7 reasons not to commute between two countries
Do six months in each country, they said.
It’s every ex-pat’s dream, they said.
It’s the best of both worlds, they said.
I don’t know who ‘they’ are, but ‘they’ need to get real.
For 12 years, when I was living in Canada, I aspired to this ideal. I lived with one foot in each country, indulging in a bi-country love affair, firmly and naively believing that one day I could jauntily fly between England and Canada, having my cake, and … well, you know the rest.
I used to think that living in both countries would be exotic and fun and interesting. Until I actually did it. Yes, it is kind of exciting (in an exhausting, frustrating, did I mention exhausting?) way. So, in case anyone is asking, I do not recommend it. Not only do I not recommend it, but I strongly discourage it. Here are 7 reasons why:
It’s expensive. Little bit obvious, this one, but living in two countries is a really, really not cheap way to live. Unless you are a lottery winner, or you really don’t care about your bank balance, you will constantly be worrying about money. Let’s forget the fact that you have to run two homes, and let’s ignore the fact that you could have bought a small country with what you spend on airfares. The main problem is that you can never really commit to working and earning money. And so you never do. I do have a business in England, but funnily enough, customers have started getting fed up when they arrive to see a “closed” sign on the gate because I happen to be 5000 miles away that day. And as a Realtor in Canada, well, clients expect you to be in the country when you are selling and buying property for them. They’re needy like that.
You will never have a real holiday. You can’t afford it. You don’t have time. You don’t want to get on another plane if you don’t have to. You cannot justify the time, the expense, the luxury. You gave up the Mexicos and the Greeces and the exotic destinations of your friends’ vacations, when you became a bi-country gypsy of the skies.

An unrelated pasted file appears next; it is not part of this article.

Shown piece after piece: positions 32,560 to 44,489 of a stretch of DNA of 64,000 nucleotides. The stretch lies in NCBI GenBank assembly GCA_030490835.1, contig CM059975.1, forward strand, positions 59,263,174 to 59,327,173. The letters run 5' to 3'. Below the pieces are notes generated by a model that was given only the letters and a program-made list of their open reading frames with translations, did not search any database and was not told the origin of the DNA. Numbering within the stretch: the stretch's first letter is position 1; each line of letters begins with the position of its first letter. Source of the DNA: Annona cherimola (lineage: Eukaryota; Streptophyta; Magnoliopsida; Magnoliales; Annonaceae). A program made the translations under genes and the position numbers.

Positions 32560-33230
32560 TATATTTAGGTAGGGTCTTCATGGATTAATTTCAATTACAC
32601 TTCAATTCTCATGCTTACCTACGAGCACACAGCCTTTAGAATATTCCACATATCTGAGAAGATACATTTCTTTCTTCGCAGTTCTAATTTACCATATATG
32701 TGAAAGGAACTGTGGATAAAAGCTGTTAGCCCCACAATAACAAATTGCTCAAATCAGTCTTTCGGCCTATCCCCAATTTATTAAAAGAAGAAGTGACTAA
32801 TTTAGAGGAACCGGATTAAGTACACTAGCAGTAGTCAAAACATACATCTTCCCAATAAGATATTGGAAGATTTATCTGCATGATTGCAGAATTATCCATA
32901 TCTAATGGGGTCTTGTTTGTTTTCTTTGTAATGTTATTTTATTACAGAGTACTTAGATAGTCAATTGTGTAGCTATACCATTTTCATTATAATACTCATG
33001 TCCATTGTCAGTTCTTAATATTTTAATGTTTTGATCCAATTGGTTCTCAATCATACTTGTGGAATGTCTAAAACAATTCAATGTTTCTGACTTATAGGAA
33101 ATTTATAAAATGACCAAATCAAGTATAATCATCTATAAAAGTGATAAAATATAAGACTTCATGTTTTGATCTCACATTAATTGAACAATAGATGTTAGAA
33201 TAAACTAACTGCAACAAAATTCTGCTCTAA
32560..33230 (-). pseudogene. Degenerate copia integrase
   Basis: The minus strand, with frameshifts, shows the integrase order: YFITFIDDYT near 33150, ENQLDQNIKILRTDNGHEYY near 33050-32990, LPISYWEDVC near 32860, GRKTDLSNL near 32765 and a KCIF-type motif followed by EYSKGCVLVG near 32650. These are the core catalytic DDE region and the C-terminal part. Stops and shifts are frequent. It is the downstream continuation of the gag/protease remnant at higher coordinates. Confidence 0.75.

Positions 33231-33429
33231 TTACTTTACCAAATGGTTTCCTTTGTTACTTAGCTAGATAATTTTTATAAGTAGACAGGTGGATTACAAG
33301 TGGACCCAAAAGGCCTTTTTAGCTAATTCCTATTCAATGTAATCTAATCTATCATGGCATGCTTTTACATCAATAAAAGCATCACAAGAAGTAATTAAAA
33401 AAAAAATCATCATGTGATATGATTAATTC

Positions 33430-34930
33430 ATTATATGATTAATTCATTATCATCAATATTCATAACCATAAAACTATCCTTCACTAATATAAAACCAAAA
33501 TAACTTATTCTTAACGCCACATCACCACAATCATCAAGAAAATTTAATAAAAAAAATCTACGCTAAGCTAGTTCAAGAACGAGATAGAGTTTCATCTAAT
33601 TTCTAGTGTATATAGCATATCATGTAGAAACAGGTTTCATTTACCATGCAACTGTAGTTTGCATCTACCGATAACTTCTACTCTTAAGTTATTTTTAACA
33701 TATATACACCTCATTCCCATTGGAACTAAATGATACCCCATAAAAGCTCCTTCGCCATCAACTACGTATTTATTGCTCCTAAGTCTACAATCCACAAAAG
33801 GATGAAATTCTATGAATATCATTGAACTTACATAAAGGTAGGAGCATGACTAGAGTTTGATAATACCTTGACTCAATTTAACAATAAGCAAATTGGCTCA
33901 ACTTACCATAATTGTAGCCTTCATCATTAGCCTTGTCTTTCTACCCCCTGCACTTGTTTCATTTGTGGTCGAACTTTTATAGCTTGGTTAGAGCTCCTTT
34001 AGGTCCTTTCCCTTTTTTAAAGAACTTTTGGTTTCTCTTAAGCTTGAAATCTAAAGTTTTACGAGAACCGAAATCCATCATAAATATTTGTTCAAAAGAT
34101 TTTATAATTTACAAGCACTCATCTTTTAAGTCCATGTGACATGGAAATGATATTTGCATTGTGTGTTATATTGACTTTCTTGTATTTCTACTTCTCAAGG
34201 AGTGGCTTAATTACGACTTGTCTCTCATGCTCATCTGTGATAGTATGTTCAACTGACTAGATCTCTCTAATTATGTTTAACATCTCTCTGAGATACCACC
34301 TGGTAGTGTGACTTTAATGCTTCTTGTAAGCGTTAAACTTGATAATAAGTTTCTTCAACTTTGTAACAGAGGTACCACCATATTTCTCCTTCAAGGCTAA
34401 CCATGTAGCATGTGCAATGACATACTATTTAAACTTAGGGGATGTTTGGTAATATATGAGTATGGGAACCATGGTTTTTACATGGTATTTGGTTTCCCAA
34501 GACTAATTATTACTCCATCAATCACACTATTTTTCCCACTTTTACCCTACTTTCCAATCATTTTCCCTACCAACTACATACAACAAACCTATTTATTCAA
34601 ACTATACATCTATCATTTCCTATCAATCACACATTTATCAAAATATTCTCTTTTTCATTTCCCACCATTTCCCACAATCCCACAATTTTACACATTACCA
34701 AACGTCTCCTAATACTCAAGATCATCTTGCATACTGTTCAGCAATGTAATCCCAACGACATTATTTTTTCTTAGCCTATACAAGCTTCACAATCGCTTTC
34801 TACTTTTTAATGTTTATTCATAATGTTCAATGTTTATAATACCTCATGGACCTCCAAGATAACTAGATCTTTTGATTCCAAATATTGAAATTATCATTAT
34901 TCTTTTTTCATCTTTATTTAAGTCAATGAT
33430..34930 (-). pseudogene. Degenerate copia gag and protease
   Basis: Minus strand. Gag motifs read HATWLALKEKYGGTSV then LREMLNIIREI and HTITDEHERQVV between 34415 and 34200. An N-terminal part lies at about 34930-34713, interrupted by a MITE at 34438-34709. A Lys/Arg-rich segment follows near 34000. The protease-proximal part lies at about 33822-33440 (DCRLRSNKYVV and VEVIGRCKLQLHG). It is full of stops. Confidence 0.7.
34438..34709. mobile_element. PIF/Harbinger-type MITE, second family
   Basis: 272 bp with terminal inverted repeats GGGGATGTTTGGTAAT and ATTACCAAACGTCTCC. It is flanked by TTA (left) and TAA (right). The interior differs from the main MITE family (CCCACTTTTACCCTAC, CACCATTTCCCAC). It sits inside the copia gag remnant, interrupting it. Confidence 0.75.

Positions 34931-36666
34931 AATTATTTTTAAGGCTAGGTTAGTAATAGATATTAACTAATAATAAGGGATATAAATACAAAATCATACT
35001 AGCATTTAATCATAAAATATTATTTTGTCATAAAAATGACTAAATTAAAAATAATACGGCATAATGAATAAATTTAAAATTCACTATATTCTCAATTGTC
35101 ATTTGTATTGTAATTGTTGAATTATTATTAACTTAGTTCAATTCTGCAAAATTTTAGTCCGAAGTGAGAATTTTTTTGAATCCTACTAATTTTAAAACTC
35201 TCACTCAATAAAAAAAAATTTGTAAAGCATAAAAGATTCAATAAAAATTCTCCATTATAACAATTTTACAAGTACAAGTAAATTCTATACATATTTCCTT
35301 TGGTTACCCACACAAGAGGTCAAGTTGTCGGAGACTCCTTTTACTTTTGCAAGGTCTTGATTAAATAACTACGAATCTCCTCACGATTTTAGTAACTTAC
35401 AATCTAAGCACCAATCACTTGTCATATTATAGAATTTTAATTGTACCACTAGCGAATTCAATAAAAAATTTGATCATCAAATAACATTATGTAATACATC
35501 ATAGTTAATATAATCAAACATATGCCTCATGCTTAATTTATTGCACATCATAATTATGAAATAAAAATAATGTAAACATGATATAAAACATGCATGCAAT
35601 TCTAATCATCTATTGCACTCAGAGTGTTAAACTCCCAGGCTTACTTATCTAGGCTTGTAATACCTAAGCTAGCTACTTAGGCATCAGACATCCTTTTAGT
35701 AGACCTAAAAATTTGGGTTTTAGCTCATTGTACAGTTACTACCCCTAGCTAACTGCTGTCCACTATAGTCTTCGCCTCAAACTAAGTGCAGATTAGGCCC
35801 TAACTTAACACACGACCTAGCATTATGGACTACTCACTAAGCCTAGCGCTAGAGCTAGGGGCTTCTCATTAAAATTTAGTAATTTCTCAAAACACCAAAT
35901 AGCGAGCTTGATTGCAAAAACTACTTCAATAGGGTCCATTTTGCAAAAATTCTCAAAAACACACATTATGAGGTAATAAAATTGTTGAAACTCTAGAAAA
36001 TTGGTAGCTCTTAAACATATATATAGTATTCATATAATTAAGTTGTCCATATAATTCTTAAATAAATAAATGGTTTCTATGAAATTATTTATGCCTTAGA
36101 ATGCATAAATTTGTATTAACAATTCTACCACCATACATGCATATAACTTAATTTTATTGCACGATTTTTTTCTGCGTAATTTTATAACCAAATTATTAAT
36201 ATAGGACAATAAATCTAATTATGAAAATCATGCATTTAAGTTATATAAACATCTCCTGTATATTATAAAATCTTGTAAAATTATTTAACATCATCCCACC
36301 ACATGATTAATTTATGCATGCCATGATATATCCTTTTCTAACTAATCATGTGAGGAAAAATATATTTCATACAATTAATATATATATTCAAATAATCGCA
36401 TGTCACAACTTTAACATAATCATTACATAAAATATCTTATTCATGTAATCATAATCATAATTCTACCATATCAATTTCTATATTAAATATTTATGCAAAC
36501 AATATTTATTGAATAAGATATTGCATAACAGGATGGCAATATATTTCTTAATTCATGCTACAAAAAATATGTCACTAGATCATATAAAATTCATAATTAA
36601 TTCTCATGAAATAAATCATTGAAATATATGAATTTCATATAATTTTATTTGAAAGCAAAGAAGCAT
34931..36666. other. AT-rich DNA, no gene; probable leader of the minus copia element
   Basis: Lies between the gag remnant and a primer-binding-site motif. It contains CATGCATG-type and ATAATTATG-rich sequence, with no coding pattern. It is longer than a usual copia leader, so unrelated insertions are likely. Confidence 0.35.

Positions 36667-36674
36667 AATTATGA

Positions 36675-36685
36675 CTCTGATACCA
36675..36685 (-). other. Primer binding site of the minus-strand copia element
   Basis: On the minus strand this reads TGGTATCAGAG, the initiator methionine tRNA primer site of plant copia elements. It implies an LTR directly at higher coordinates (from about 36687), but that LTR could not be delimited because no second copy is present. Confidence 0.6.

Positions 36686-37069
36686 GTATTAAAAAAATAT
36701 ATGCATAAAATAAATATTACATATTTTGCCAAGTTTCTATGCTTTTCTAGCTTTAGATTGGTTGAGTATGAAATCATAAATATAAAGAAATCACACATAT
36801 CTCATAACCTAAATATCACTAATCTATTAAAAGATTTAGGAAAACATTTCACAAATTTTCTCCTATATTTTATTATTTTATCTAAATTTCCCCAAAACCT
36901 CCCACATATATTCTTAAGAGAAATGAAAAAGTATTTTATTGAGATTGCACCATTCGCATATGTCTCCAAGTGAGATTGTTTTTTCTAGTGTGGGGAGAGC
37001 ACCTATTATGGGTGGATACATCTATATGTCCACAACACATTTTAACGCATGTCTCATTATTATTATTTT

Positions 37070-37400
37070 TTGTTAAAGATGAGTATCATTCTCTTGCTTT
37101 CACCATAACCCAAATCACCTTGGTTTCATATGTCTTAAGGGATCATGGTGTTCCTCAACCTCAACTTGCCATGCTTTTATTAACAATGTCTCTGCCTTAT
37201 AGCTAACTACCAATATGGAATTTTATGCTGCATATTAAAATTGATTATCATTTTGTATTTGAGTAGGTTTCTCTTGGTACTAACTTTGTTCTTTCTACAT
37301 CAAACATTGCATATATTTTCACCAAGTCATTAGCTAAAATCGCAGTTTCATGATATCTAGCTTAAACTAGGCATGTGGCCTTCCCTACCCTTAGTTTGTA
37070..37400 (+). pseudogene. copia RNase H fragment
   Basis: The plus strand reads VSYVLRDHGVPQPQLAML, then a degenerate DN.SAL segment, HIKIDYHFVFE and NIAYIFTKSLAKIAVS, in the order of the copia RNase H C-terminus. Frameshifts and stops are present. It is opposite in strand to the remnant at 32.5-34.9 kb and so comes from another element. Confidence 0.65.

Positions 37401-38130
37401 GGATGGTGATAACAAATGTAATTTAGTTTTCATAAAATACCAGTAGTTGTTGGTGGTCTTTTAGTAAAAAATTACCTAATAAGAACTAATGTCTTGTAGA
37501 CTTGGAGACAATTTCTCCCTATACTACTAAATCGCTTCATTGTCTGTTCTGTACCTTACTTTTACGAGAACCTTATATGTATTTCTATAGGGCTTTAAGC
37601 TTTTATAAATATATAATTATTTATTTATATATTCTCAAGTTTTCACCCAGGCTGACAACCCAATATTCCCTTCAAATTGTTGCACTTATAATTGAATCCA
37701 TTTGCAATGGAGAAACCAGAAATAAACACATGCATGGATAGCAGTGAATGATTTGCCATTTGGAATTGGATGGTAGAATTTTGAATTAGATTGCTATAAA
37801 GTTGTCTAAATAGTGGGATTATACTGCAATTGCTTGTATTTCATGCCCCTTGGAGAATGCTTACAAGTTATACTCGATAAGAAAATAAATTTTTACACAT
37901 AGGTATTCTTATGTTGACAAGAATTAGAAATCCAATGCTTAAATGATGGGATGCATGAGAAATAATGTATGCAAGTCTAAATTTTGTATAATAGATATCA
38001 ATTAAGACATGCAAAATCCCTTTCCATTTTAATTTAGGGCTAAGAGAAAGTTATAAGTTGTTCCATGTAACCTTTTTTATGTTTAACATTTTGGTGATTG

You never feel truly at home. Just because you have two “homes” doesn’t mean either of them is actually home. Neither is home. Home has no meaning any more. Home is where the heart is, they say (they would, wouldn’t they?) except the heart is confused. And as for the hat and wherever it lays, well, I’ve no idea where any of my hats are.
4. Your things
You cannot have your things around you. You never feel fully settled enough to unpack everything. Your books and family photos are packed away in boxes, not displayed on mantles like normal people’s.
If having pets is as important to you as it is to me, you are not going to do well with this way of life. I manage to keep a dog in one country and a cat in the other, but I live in perpetual guilt about not being with one of them. I think I miss my pets as much as I miss my human kids. (I also have one of those in each country).
You will be tired. The jetlag, the psychological stress, the long-distance relationships, the money woes.. they will all conspire to exhaust you. But mainly the jetlag. Zipping across the Atlantic like a malfunctioning boomerang is simply bad for you, I don’t care what any flight attendant says.
Routine? Forget it! There is no longer such a thing in your life. This applies to everything from work, to socialising, to exercise. I was once a serial exerciser, but nowadays my workouts are limited to slow, lazy walks with a 15 year old dog; barely enough to elevate my mood, let alone my heart rate. I am currently living the writer’s life, which is great because I love writing, but basically I spend most of the day in a dressing gown, and only leave the house for cigarettes and alcohol.
That’s not actually true. I get them delivered.